Rise of Free Trade Agreements Poses Specific Challenges

Companies that export goods to multiple countries must deal with mounting number of pacts.

Global trade is expected to grow by leaps and bounds in coming years. What’s already growing rapidly is the number of free trade agreements that companies have to keep track of when they’re importing or exporting goods.

There are more than 500 free trade agreements, and William Methenitis, global director of customs and international trade at Ernst & Young, said the pace at which new agreements are being put in place is accelerating. “It has picked up in the last five years,” he said. “In the last two or three years you’ve seen it grow quite a bit.”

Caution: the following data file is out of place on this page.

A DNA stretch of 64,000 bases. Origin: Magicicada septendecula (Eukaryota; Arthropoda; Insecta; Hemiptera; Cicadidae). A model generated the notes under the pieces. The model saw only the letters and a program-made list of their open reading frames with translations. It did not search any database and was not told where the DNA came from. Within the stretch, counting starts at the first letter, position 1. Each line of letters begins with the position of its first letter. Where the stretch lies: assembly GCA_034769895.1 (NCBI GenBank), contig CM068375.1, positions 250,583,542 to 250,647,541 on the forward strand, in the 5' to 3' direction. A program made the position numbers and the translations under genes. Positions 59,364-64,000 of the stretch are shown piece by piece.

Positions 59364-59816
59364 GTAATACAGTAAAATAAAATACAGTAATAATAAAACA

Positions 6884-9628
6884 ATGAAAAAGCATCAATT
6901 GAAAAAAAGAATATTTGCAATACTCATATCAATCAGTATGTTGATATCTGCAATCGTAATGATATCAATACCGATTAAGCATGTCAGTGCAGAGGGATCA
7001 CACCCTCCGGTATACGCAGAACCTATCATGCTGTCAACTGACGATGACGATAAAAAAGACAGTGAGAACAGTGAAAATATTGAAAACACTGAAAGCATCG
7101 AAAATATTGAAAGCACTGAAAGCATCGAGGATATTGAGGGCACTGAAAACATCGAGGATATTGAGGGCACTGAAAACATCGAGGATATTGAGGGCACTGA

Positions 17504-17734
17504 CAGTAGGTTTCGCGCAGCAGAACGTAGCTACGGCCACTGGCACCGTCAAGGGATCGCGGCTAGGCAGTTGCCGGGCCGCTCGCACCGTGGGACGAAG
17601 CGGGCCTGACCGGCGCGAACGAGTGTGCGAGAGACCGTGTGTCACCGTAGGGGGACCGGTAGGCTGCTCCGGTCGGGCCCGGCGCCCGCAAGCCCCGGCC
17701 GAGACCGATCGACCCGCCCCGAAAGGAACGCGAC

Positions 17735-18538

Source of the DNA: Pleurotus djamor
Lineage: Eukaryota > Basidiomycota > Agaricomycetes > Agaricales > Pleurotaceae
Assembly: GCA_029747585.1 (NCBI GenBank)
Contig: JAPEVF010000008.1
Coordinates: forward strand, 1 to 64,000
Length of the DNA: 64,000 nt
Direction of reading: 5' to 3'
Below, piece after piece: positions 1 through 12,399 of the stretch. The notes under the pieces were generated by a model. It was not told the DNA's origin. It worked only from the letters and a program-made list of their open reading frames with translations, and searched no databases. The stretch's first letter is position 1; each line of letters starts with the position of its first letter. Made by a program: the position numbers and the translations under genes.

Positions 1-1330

William Methenitis of Ernst & YoungA product that’s manufactured in the U.S. with no imported parts qualifies for U.S. origin, said Methenitis, who's pictured at left. “But that’s not the real world of business. Companies are importing all over the place, and they’re trying to source the lowest-cost item.

Companies rely on technology to help them comply with free trade agreements, he said. “It’s very hard to do this manually if you’re making multiple products and they qualify for multiple free trade agreements.”

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